Western Canadian environmental groups have criticized the Conservative campaign platform for falling short on key issues like climate change and the oilsands.
B.C. Sustainable Energy Association president Guy Dauncey said he was appalled the Conservatives made only a one-year commitment to extending a popular home-retrofit program.
Dauncey said the ecoEnergy Retrofit program helps create green jobs, reduce energy prices, and contributes to greenhouse-gas reductions.
“This now is telling me they have absolutely zero commitment to this program. They’re going to cancel it as soon as one year is over,” he told the Straight by phone.
Dauncey also criticized Prime Minister Stephen Harper’s government for providing tax breaks and subsidies to the oil and gas industry, saying that support should be eliminated.
“They’re subsidizing the past instead of the future,” he said. “It’s showing a complete disregard for our children, for the future of Canada, for where we’re going, and it’s investing in the old technologies that we need to phase out.”
Greenpeace Canada’s B.C. director Stephanie Goodwin said the Conservative platform is silent on the issue of oil tankers in B.C. coastal waters.
“The other parties are dealing with it. It just means that the Harper government is relatively out of touch with what’s important to British Columbians,” Goodwin told the Straight by phone.
Goodwin criticized a promise aimed at cutting bureaucratic red tape that would see an existing government regulation eliminated for every new one proposed.
“We don’t believe that’s going to end up becoming a real winner for the environment in the end, having that kind of blanket rule,” she said.
“Simply having a one-for-one rule really is a cookie-cutter approach for a country that is much too large for a cookie-cutter rule.”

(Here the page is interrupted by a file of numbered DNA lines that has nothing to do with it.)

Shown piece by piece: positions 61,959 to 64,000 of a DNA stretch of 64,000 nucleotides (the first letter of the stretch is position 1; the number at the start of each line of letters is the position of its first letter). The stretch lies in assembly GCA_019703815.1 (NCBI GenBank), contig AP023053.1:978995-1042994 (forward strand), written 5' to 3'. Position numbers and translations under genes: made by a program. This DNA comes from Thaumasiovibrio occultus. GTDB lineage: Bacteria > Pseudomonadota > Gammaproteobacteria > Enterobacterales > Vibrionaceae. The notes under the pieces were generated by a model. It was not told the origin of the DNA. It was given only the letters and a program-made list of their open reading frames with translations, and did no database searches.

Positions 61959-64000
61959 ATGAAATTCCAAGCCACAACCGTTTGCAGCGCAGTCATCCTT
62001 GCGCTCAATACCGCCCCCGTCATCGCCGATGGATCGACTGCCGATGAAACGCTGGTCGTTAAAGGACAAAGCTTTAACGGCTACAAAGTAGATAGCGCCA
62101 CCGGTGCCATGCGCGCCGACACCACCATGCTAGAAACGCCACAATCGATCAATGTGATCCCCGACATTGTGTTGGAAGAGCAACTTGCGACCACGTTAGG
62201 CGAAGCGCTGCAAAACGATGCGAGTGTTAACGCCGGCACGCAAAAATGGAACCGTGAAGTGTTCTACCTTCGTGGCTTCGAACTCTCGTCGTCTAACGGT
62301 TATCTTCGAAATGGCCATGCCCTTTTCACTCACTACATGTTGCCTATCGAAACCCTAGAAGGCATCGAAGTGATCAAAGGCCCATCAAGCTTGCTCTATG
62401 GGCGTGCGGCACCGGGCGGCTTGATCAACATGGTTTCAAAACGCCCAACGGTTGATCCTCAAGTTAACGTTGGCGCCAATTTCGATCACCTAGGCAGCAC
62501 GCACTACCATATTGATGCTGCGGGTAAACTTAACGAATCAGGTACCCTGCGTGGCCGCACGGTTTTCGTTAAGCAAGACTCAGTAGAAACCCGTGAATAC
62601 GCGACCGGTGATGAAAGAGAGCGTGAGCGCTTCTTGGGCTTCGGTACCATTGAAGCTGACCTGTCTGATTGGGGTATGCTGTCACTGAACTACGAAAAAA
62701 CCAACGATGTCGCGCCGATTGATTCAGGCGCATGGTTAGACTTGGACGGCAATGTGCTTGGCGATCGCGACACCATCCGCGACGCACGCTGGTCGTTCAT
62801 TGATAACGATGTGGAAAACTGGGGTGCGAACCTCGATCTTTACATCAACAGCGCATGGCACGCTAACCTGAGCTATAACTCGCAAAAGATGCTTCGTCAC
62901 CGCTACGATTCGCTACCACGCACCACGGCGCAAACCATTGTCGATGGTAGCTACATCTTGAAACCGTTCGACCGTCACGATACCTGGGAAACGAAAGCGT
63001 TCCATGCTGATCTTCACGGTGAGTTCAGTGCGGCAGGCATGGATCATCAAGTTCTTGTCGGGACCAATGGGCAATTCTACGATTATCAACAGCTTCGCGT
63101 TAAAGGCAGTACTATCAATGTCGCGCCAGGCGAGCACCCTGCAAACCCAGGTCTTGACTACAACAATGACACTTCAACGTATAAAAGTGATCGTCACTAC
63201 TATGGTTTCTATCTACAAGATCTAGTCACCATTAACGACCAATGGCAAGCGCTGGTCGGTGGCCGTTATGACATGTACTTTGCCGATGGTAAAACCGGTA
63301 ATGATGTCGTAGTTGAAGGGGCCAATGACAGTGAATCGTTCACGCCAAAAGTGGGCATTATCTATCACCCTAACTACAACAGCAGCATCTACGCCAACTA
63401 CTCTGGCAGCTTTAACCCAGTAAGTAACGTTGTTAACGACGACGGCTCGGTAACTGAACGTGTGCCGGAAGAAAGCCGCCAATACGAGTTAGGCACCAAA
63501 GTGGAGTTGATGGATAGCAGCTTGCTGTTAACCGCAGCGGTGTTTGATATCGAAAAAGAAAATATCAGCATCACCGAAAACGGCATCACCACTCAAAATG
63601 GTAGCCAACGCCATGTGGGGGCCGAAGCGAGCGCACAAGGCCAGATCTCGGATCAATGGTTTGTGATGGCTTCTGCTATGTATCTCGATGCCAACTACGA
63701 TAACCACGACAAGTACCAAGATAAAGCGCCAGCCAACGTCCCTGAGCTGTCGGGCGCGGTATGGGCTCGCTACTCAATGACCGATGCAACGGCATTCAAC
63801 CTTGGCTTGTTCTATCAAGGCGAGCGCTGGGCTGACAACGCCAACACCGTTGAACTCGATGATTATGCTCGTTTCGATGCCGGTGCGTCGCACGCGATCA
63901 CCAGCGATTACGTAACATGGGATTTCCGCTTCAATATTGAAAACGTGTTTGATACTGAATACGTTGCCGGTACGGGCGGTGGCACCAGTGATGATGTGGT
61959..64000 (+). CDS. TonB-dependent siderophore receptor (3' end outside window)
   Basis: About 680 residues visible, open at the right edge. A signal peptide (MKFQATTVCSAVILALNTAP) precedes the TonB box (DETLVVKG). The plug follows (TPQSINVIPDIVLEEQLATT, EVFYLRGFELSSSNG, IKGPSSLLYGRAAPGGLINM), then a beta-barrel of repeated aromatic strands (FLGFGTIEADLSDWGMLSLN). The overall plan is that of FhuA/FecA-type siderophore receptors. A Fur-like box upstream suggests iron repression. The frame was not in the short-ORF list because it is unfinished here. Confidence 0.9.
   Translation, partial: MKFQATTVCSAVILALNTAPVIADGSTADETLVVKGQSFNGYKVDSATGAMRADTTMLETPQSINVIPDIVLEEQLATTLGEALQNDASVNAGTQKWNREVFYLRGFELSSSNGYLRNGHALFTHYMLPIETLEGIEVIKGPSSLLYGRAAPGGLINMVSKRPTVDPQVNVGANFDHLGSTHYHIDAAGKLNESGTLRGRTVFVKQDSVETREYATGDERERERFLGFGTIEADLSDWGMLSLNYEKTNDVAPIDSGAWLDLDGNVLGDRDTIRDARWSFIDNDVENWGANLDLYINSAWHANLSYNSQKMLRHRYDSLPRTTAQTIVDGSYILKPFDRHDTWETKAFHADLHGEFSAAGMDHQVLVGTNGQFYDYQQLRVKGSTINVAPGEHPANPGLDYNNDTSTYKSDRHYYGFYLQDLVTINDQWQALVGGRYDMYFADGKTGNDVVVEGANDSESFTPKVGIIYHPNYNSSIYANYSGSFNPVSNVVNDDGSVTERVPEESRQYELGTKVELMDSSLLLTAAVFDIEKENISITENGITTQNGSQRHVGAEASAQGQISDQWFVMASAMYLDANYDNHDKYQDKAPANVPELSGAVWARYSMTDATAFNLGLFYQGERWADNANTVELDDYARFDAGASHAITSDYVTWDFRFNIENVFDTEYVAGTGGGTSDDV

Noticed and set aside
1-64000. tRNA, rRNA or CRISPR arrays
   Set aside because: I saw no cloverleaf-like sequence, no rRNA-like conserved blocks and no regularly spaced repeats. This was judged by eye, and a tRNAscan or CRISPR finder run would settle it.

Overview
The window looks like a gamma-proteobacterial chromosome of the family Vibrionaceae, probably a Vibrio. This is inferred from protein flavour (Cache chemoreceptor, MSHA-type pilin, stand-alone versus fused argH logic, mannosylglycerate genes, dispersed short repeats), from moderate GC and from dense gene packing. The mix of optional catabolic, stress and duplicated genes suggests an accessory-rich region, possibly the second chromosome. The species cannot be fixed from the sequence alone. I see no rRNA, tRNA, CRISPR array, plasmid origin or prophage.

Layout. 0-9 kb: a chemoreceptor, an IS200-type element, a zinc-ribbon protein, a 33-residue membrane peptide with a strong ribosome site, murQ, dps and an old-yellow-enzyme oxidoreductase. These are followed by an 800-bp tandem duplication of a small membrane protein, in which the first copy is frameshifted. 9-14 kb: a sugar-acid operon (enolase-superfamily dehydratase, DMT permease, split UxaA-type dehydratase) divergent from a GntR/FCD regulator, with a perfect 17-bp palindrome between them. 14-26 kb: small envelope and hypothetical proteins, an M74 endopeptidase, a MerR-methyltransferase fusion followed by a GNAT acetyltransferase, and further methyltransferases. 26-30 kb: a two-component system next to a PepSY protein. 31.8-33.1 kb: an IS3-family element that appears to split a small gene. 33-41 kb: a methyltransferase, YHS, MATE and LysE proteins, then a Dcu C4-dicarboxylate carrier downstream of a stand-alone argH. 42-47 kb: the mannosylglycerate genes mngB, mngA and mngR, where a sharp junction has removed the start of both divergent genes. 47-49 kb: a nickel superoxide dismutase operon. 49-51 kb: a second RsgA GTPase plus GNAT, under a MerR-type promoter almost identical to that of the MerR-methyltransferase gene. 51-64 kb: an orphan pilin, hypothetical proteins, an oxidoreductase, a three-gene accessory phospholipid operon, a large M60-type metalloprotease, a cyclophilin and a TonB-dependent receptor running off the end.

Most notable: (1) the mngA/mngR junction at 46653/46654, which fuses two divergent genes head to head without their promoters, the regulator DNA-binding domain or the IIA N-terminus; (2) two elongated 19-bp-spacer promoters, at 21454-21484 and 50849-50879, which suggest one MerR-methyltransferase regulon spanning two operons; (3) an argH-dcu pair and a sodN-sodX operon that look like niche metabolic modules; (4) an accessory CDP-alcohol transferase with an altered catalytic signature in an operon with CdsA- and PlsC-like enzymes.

The Pembina Institute criticized the platform over renewable energy, climate change, oilsands development, and sustainable transportation.
“When we think of what’s important to get Canada on the path to a clean energy future we think there’s really significant gaps in the Conservative platform,” said the organization’s executive director, Ed Whittingham.
Whittingham argued the platform falls short on addressing climate change.
“On climate change I think we’re missing what should be the key plank to any climate-change platform and that is some commitment to carbon pricing, whether it be through a carbon tax or whether it be through cap and trade,” he told the Straight by phone.
Whittingham said the platform ignores the Alberta oilsands, saying there is need for a commitment to address the speed and scale of development.
“When you look at the production projections, really, it’s hard to imagine us improving environmental management in the area while allowing that degree of increasing growth,” he said.
Released April 8, the Conservative platform touts government actions to address climate change and protect the environment.
It highlights investment in research on clean energy, work with the United States to tackle climate change, and a goal to reduce greenhouse-gas emissions by 17 percent from levels seen in 2005 by 2020.
The Conservatives also commit to supporting “economically viable” clean-energy projects that help provinces and other regions move away from the use of fossil fuels, according to the platform.